Rowan strengthens your intuition and helps you see through the false glamour of those who would wish to manipulate or mislead you. It helps you see through the games of others, giving you true insight into people and allowing you to both remove the rose colored glasses of self deception and protects you from the nagging self doubt, worry and other obsessive thoughts that may be holding you back. Rowan also helps you resist temptations and helps you get away from anything that is distracting you or holding you back. Rowan is a good wood for use in the recovery of drug and alcohol abuse, or for those recovering from addictive and abusive relationships.
Rowan’s offers us both the loving, protective embrace of the Mother’s arms and the ferocity and length she would go to protect you. Rowan also offers the protection of the sovereign and solider, whose long bows are arched and ready to fire in defense of you. Rowan’s wood has been used as a substitute for the Yew in the longbow. The goddesses Brighid and Brigitania were said to have flaming arrows made of Rowan wood, and some translations of the name Brighid says her name means, “Bright arrow.” Rowan has been used as a meeting place for hunter’s and warriors, Druids were said to burn Rowan wood to ensure a good outcome in the next battle and
Rowan has been long associated with protection, the protection of the home and hearth, protection from the evil eye, and others influences as well as protection from lightning, storms, fire, drowning and ill health. Baby cradles and cribs were often made of Rowan believing it would protect the infant from harm and from being stolen away by the fey. Ship’s ores or the whole ship itself where created of Rowan, this would insure that the ship and crew would come to no harm, would be safe in storms and that they would sail steady course and not get lost. This tradition can be carried out in modern rituals by placing a sprig, charm or piece or Rowan in your vehicle, possibly right next to your GPS. Rowan’s appearance on ships also suggests a connection to not just ships but to the captains, to those in charge. Rowan has long been a symbol of authority, Romans used to carry Rowan as a symbol of power and statehood. Planting Rowan anywhere on your property was said to protect it and those who inhabit it. Rowan is also the protective mother of dairy cows and livestock. Many charms were made from its berries and wood and hung on barns for protection. Smaller livestock animals like sheep were driven though large hoops of Rowan for protection. You can continue this tradition in modern times by hanging Rowan charms over your pet’s house, or by attaching a small Rowan charm to their collar. You can make wreathes, ornaments and arrangements of Rowan and hang them among your house, you can create the old charm of an equal armed cross made of Rowan tied together with red string. You can even use a God’s eye pattern when weaving to create a beautiful protective charm. Or make a charm that is closer in appearance to a Brighid’s Cross. You can carry a piece of its wood, or berries as a talisman and make necklaces with its berries. Rowan wood carved into the shape of a hammer is also considered a very powerful protective charm.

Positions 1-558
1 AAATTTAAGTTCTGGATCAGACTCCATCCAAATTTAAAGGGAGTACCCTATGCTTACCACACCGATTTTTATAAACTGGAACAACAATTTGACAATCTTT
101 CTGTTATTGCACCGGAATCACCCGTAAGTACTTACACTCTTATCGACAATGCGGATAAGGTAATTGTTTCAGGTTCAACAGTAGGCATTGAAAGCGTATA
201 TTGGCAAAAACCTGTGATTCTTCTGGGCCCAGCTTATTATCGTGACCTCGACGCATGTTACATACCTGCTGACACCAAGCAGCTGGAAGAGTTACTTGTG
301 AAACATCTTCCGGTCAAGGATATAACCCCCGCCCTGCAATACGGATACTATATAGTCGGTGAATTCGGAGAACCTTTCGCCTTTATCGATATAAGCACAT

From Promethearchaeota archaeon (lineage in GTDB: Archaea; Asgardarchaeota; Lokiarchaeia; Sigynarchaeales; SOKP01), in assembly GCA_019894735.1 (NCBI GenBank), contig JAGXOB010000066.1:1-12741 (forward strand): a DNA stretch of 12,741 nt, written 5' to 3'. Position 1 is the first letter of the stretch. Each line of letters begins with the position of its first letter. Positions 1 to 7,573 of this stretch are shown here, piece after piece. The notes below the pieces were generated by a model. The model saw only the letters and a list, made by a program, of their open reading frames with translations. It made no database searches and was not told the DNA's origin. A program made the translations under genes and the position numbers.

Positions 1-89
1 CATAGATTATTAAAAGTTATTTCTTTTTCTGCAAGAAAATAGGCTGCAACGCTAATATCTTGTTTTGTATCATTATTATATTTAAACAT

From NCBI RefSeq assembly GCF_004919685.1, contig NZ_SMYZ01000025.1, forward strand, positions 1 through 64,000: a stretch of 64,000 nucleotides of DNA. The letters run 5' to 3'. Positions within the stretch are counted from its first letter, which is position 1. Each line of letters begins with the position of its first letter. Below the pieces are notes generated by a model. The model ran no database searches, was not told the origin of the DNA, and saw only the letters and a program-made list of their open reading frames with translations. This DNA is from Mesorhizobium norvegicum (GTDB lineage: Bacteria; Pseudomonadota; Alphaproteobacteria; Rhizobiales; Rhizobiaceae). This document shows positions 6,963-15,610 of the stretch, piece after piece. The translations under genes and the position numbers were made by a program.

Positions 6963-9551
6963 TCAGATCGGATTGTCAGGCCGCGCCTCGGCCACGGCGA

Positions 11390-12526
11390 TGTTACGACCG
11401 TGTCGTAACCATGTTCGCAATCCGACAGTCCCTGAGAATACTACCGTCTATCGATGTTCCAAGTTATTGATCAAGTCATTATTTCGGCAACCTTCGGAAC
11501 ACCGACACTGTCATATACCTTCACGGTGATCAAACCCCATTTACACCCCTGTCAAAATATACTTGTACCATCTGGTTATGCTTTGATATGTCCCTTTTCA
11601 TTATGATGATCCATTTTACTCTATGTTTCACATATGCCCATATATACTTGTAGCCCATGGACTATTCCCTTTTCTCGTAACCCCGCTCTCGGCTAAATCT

Rowan is used to strengthen spells and to strengthen and empower the spirit. Rowan grows where and in conditions that many other trees could not. It doesn’t give up but holds on and thrives. Use the magick of this plant to help you get through a difficult time, when you are facing adversity, major shifts, and conflicts. Use Rowan to find courage to face any and all that many stand it your way.
Rowan has many uses both magickal and mundane. Its wood is strong and flexible making it good wood for walking sticks, magickal staves, magickal wands, tool handles, and hoops for barrels. It was used for tanning and dying, its berries and bark are said to have dyed Druids robe a grayish black, which they used for lunar festivals. The wood is also one of the 9 sacred woods of the Beltane fire.
Its berries and bark is used in medicine, brewing and as a food. The berries must be cooked, fermented, dried or frozen to break down and eliminate the harmful chemical sorbic acid that is known to cause stomach upset and kidney problems as well as the possible carcinogen and harmful chemical parasorbic acid. Rowan berries are bitter and astringent and not palatable at all when eaten raw, it is advisable that you harvest them later in Winter for improved flavor and then cook, dry, freeze, or ferment them.
Rowan’s berries are cooked and made into a slightly tart jelly that goes well with game. This jelly was given to those suffering from diarrhea and as a cure and a preventative for gout. . The berries are also brewed into, wine, ale, cider or mead, and in the past its berries were ground into flour and its seeds roasted and used as a substitute for coffee beans.
Rowan berries are very high in vitamin C and are a good source of vitamin A and are used as a cure for scurvy. They are used to help fight colds and flues and as a general herb to strengthen the immune system and an aid in recovery. Rowan berry juice are used to help sooth inflamed mucus membranes and muscle tissues and as a mild laxative, and helps ease sore throats. Rowan berries are used as a tea or a gargle to help sooth a sore throat, tonsils and hoarseness as well as help you fight a fever and as an expectorate helping expel mucus and phlegm from the lungs. Rowan berry tea is also used as a diuretic and helps treated urinary tract problems . The bark is used as a blood cleaner and helped ease the pain and swelling of hemorrhoids as well as irritable bowels, and is sometimes used as a douche. It is also used to treat diarrhea, nausea and stomach problems. Rowan is used to help ease the swelling and eye pressure of glaucoma and for tired and irritated eyes. Rowan is haemostatic which means it helps stop or retard bleeding, it is also a vaso-dilator meaning it helps circulation and helps lower blood pressure. Rowan is also used to help relieve spastic pains of the uterus.
Rowan is a very healing plant, healing both physical and emotional wounds. It can be used to help recover from a troubled past. Include it in healing bathes, incense and herbal sachets.
Celtic Astrology Phyllis Vega
Celtic Tree Mysteries Steve Blamires
The Charmed Garden Diane Morgan
The Druid Magic Handbook John Michael Greer
Encyclopedia of Magickal Herbs Scott Cunnigham
Encyclopedia of Magickal Ingredients Lexa Rosean
Flower and Tree Magic Richard Webster
From the Branch, the Ogham for Spiritual Growth Deanne Quarrie
The Greenman Tree Oracle John Matthews and Will Worthington
The Healing Power of Trees Hariyn Hidalgo
The Herb Book John Lust
The Herbal Arts Patricia Telesco
Lives of Trees Diana Wells
The Master Book of Herbalsim Paul Beyerl
A Modern Herbal Mrs. M. Grieve
The Modern Day Druidess Cassandra Eason
The Ogham and the Universal Truth of Trees Suzanne La Cour, Dean Montalbano
Whispers from the Woods Sandra Kynes
A Year of Moons, Season of Trees Pattalee Glass-Koentop